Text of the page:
The Chopping Block provides a positive outlet for its chefs as well as its students.
Shelley Young founded The Chopping Block with a greater purpose in mind than just becoming her own boss. “The impetus around it was related to what I was seeing in the industry at large,” she says. “It wasn’t so much a passion to create The Chopping Block per se as much as it was to create an environment where people can thrive.
“When I looked at the service industry, in particular foodservice, I noticed people were not treating it as a career,” Young adds. “In Europe, being in the service industry is thought of as a career, but in the United States, it’s thought of as something you just do during college, and I didn’t understand that. I wanted to know why that is, and found out that people feel that there’s no opportunity to grow, no job security and they’re unable to express the things they feel they can contribute to their employers.”
Giving her employees a career path and allowing them to grow through training and enrichment programs has been a focus of Young’s since she started the company in Chicago in 1997. Before starting the company, Young had worked in the culinary industry for 17 years. She moved to Chicago from San Diego after taking a job as a private chef; shortly after relocating, she also took a job as a chef in a French restaurant.
While still working in both of those positions, Young started The Chopping Block as a small antique cookware shop and cooking school. Today, the business has retail spaces in two locations and is one of the busiest recreational cooking schools in the country, as it offers roughly 350 recreational cooking classes and private events each month. “We do as many classes in one month as most schools do in a year,” Young says.
‘Igniting a Spark’
Each location of The Chopping Block has three kitchens to accommodate students. The company is in the processes of remodeling the kitchens to make them more inviting for students. “People appreciate being in a place that’s beautiful and well cared-for, and renovating also allows us to address deficiencies in our work spaces,” Young says.
The majority of The Chopping Block’s instructors are chefs who teach for the company exclusively, though it occasionally uses outside industry experts for specialized classes such as wine, mixology and nutrition. “Our instructors come to us as professional chefs, but not as teachers, so we provide them with training,” she adds.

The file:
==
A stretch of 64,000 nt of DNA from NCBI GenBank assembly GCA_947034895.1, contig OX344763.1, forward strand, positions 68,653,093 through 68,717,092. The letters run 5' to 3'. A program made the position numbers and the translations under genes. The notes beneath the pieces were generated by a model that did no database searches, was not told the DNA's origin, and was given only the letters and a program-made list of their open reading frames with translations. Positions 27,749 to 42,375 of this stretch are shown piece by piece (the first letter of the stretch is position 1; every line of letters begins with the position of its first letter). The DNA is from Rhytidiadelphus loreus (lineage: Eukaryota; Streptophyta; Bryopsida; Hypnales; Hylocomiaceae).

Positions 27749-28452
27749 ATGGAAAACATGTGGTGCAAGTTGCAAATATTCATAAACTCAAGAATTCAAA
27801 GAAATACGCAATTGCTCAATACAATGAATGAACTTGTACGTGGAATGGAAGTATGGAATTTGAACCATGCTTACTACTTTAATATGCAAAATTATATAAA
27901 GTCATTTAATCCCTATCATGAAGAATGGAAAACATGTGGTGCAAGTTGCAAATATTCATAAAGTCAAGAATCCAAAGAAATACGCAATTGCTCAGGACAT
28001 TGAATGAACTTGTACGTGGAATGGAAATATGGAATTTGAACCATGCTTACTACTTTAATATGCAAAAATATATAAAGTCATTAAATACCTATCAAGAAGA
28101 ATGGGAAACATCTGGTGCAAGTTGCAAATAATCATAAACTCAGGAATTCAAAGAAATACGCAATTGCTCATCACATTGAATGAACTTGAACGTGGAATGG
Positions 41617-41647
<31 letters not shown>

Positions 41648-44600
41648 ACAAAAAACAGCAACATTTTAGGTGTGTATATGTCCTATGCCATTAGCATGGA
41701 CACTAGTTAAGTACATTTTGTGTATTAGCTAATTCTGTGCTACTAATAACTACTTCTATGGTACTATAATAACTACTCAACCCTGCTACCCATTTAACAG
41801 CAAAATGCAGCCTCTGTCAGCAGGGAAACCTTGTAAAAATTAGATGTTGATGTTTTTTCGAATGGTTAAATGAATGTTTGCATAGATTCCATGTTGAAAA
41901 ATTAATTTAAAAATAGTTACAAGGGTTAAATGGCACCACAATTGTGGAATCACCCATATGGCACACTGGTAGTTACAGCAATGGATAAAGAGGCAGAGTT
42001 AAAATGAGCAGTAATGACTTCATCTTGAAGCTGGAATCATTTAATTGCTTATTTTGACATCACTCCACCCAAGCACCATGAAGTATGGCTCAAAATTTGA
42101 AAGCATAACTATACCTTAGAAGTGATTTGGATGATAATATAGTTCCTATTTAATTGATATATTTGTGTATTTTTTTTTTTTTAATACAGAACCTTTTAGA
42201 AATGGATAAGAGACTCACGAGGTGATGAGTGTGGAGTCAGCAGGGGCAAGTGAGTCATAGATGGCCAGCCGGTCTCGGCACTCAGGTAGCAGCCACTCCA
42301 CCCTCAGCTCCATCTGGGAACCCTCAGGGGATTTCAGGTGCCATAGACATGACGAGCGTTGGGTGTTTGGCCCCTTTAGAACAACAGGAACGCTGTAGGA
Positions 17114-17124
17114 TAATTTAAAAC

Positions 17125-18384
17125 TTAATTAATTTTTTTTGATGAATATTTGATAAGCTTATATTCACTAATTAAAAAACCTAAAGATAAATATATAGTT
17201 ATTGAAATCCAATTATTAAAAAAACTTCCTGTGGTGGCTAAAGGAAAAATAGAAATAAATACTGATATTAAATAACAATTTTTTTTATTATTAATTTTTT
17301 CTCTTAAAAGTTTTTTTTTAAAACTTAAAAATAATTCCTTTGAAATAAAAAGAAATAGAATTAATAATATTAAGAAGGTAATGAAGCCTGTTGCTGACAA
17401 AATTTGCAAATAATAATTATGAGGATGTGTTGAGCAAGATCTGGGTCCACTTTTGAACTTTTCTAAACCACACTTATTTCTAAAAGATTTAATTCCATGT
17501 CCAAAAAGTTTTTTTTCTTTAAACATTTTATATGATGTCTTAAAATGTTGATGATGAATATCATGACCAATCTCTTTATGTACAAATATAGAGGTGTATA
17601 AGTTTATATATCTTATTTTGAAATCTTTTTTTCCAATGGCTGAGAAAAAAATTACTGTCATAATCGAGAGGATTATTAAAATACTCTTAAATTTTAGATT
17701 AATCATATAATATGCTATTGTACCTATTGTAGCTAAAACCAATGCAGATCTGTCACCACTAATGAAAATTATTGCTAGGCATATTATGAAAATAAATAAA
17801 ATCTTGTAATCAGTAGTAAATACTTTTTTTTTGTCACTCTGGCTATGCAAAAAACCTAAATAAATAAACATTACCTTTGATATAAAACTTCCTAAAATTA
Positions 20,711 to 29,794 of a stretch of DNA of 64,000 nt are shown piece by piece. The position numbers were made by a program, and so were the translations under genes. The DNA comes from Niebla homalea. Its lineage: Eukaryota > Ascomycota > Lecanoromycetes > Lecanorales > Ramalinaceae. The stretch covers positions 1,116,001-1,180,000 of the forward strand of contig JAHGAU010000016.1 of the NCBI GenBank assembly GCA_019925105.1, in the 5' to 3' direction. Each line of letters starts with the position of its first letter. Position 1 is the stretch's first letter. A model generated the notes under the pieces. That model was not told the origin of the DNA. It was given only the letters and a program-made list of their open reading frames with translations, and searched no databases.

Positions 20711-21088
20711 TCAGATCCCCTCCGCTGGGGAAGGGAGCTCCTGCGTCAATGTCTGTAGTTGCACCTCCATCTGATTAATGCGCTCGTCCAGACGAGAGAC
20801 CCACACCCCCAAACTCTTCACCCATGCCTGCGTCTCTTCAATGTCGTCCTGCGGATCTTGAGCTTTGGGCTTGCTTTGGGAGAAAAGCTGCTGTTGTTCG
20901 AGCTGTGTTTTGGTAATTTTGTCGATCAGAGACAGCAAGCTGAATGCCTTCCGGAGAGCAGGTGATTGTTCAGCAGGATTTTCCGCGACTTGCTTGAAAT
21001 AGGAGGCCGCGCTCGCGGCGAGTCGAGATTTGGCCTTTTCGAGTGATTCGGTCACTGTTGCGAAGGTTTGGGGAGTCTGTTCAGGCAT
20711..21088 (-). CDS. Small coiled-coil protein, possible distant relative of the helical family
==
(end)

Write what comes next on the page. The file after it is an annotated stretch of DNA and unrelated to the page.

The Chopping Block’s classes attract students ranging in age, skill and experience. Classes include courses in specific techniques such as knife skills, as well as hands-on classes. Hands-on classes give students the opportunity to prepare a meal with a chef’s assistance, and then enjoy that meal after it is prepared.
“For us, the best class is when you can respond to your audience and give them what they want,” Young says. “A lot of our customers don’t enjoy cooking, but if we can ignite that spark in them that makes them enjoy it more, that’s very fulfilling for us.”
The largest revenue stream for the company is corporate team building events. For The Chopping Block, adding the unique aspect of cooking to a company’s outings, team buildings or client entertaining has been widely popular. The company is uniquely equipped to accommodate large groups up to 200 people or as small as 1 person. Wine and spirit education and service provides a full service experience to a private event, the company adds.
“Events are a huge part of our business. We offer a great environment for social interaction,” Young says. “At our events, people get a very unique experience.”
The Chopping Block’s events and classes have earned positive reviews from students. “We know how to train, develop and pick our staff, so our quality of education is very high,” Young says. “Having employees who are happy in their positions and really want to be here allows them to create an environment that is enticing for our customers.
“A lot of our customers, after taking a class, tell us they want to work here, and that is perhaps the biggest compliment we can be paid,” she adds.